fontas food

eating my way through suburbia

Tuesday, December 18, 2007

A Taste of Home: Butter Tart Square

It wouldn't be Christmas in just about any Canadian home without butter tarts. Mince tarts can be a "take it or leave it" affair but butter tarts? They are the quintessential Canadian dessert and arguments have been fought over what makes the perfect butter tart.

Runny or firm, raisins or nuts...those questions fade into the background when asked the basic question of "Do you like butter tarts?" Everyone loves butter tarts.

Making butter tarts requires either far more patience than I possess or a source for frozen tart shells. Here in Sacramento, it can be a little difficult to find frozen tart shells. Over the past eight years, I've had intermittent success in finding tart shells at the Safeway on Greenback and San Juan and I've also seen some rather expensive ones at Corti Bros.

Faced with the scarcity of frozen tart shells, I was thrilled to see "butter tart squares" on the table at both of my sisters' homes during my recent trip home. Besides making the quest for frozen tart shells moot, the recipe for these dainties combines two of the best tastes of Christmas baking: butter tarts and shortbread.

Yesterday, they graced my table too.

Butter Tart Squares
(adapted from a recipe from Best of Bridge)

1 cup butter
2 cups flour
1/4 cup sugar
1/4 tsp. salt


1 cup raisins
1 T. flour

3 eggs beaten
2 cups brown sugar
1 T. baking powder
1/2 T. vanilla

1/4 cup butter, melted

Preheat oven to 350.

Using a pastry cutter, combine butter with dry ingredients until the mixture is crumbly (it will look similar to pastry dough before the addition of any liquid). Press the mixture into an ungreased 9x13 pan. Set aside.

In a small bowl, combine raisins and flour. Mix well so that no raisins are still clumped together. Set aside.

In a medium bowl, mix eggs, brown sugar, baking powder, and vanilla. Slowly add melted butter. Add in raisins and stir well.

Pour topping mixture over shortbread base and bake for 35 minutes.

Allow to cool completely before cutting.

Bread Pudding...for breakfast!

This past weekend, we hosted an impromptu neighbourhood brunch to start off our Christmas season. The idea came from seeing a loaf of Dutch sugar bread (suikerbrood) in my freezer. I'd made the bread a couple of months ago and frozen one loaf. When I saw it sitting in the freezer, it just seemed to be crying out to me..."Make me into some breakfast bread pudding!"

And so I did!

Dutch Sugar Bread

This is adapted from a recipe from Klary Koopsman on eGullet. (Original recipe is here and adaptations thereof are here and here.) The batteries in my camera packed it in so the photo is of the bread I made a year ago.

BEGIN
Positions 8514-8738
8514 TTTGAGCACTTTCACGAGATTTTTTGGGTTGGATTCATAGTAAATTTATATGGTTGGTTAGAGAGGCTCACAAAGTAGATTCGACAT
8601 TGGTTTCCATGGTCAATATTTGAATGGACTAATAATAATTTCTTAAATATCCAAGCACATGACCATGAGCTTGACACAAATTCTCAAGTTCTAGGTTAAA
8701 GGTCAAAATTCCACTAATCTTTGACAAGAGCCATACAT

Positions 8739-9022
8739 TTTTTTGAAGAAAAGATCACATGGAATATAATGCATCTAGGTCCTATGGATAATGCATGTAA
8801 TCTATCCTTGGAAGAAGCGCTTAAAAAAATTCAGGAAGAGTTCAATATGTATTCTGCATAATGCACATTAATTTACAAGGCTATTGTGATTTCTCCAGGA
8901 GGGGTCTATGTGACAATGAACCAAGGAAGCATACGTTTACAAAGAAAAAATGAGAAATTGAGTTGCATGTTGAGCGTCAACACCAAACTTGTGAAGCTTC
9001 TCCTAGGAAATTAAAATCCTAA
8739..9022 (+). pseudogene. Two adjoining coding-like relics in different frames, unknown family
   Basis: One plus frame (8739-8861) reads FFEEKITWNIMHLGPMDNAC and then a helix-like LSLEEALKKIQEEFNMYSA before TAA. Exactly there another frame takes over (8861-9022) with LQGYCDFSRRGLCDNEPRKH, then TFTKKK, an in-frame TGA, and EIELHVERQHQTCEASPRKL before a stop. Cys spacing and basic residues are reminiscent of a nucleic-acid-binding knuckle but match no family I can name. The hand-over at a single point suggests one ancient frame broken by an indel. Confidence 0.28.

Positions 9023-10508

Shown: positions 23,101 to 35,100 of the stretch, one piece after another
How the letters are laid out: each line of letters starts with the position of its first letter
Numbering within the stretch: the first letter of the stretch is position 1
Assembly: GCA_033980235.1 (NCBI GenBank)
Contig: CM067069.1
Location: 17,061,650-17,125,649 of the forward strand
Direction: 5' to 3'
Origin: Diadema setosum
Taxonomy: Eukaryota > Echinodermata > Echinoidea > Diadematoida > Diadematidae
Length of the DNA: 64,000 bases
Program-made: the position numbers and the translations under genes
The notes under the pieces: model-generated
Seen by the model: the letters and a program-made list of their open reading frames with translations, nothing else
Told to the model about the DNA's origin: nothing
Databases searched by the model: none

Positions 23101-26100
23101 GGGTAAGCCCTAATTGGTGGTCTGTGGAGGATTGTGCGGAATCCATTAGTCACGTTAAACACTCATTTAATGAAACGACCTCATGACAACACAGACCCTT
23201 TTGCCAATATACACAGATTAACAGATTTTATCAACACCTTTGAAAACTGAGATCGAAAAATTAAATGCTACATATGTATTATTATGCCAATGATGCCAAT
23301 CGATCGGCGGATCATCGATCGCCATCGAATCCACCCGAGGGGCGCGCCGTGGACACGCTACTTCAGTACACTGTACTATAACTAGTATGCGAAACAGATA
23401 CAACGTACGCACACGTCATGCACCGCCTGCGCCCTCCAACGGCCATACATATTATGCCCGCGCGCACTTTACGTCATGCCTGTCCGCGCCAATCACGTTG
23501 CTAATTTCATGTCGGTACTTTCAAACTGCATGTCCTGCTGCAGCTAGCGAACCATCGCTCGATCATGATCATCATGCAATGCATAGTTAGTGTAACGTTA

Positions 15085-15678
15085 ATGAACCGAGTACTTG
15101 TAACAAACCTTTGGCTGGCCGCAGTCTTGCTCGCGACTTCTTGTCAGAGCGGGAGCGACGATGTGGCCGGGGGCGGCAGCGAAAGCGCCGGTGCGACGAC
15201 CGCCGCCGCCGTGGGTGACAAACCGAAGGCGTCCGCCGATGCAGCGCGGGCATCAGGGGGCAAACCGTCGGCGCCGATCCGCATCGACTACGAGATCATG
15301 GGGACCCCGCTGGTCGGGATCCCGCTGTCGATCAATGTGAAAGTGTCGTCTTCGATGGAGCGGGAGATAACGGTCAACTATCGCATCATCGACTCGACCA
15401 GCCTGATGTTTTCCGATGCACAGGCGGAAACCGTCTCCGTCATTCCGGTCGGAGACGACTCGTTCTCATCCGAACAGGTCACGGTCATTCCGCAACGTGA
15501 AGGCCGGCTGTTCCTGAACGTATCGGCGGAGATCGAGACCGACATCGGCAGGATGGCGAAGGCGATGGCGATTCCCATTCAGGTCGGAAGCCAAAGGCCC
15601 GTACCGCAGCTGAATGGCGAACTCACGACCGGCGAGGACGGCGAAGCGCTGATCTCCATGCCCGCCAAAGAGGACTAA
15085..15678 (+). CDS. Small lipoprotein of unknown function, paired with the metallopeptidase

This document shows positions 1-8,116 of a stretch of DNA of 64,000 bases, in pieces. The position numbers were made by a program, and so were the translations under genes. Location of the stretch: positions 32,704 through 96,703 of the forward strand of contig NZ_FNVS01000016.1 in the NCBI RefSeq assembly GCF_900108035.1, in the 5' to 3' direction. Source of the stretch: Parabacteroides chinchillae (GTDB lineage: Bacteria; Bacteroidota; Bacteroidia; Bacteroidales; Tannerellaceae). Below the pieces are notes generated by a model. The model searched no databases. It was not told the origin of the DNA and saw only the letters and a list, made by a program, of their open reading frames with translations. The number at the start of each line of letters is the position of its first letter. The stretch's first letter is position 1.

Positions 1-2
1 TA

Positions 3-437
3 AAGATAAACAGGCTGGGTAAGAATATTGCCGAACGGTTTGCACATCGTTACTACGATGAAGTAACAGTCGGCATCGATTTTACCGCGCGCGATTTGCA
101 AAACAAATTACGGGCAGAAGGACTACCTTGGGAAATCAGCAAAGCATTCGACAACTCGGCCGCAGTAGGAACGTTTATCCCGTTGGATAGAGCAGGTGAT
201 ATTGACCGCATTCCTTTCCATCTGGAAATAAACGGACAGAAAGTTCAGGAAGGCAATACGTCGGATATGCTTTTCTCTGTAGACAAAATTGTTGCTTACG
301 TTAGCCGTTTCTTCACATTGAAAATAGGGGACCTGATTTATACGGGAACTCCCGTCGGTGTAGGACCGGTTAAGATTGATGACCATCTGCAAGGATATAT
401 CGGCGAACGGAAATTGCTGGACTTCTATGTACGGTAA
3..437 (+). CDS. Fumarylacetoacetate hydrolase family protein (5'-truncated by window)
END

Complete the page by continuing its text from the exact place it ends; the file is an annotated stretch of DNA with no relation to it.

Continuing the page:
Using the suikerbrood, I made French Toast Bread Pudding from Epicurious.

What a great way to start off the holiday season!

Wednesday, December 12, 2007

The True North (the best place to get real fish and chips!)

I'm back from my trip to the true north (strong and free) and I'm happy to report that I was able to fulfill both of my culinary checklist items. I picked up a bottle of HP sauce to bring back and I ate some "real" fish and chips.

"Real" is, of course, a relative term. Here in Sacramento, Fins serves a tasty "fish and chips" dish but, if "fish and chips" means battered fish to you, then breaded fish doesn't quite taste "real". I won't even mention the "chips" here.

When I was a teenager, I worked in a fish'n'chip shop as a waitress/kitchen help. Mercifully, we had a mechanical potato peeler so that task didn't need to be done by hand but chipping the potatoes was definitely done in the old-fashioned manner.

Once the potatoes had been peeled (in case anyone is wondering, think "rock tumbler for potatoes"), they went into large garbage cans along with water and "whitener". Whitener stopped the potatoes from discolouring; perhaps it involved phosphates or something. At any rate, when we were low on chips, the garbage can would be dragged over to the chipper, a wall-mounted, lever-operated machine-thingie. An empty container was positioned under the chipper and then the fun began!

Using a chef's knife, I'd stab a potato and hold it in place in the chipper. Pulling on the lever would bring the top blade down and hold the potato while I pulled out the knife. Then a lot of upper arm muscle action would force the blade through the potato. Chips would fall into the waiting bucket and I'd be reaching for another potato.

Needless to say, those types of chips are hard to find in Sacramento. When I planned my trip home, I also decided that it was time to remind myself what "real" fish and chips tasted like. My mum and sister met me at the airport in Victoria and we made our way directly to Haultain Fish and Chips. Willows Galley on Estavan has excellent fare but is limited in the way of seating; Haultain seemed to be the logical alternative.

I wasn't disappointed.

And there it idea of "real" fish and chips. Halibut fillet, battered (but not too heavily), and fried. Served along with chips and coleslaw.

Heh. The rest of Sacramento doesn't know what it's missing.

Tuesday, December 04, 2007

Onion Pie

The other day, the Spouse and I were watching the Food Network, a show on a pie competition. Amid all the apple pies and the cream pies, one contestant's pie really piqued our interest: onion pie.

The Spouse decided he would try to recreate the dish; although no recipe had been given, enough of the ingredients were discussed to give him a good idea of how to go about the task. It was an unqualified success:

This is definitely going to make an appearance on our table again and, now that the Spouse has the basics down, I'm sure he's going to want to start experimenting.

NB: If only I'd thought to check the Food Network site earlier! The recipe for the pie we saw on TV is available here: Vidalia Onion Pie. This is close to what I think W did but it's not exactly the same.